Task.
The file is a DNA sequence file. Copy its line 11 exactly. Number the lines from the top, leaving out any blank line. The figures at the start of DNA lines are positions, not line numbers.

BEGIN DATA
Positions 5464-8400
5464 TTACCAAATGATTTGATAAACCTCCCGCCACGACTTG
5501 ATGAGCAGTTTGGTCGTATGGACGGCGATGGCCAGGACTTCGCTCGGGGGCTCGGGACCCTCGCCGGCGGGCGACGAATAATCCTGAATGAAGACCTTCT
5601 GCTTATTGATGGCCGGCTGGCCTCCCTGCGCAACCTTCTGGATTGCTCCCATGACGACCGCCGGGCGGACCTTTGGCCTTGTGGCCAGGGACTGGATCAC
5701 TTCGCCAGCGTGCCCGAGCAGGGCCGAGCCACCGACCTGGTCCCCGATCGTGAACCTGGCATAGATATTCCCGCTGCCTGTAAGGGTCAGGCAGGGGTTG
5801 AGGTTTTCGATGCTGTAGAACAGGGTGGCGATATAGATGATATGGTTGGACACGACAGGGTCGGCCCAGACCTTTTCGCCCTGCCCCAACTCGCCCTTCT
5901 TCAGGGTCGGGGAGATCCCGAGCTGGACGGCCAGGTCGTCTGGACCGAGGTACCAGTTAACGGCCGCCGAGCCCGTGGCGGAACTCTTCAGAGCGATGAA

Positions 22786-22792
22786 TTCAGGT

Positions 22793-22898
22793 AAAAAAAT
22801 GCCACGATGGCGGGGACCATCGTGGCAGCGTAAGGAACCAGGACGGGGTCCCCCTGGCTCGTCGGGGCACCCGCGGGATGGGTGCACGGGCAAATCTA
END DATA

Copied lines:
22793 AAAAAAAT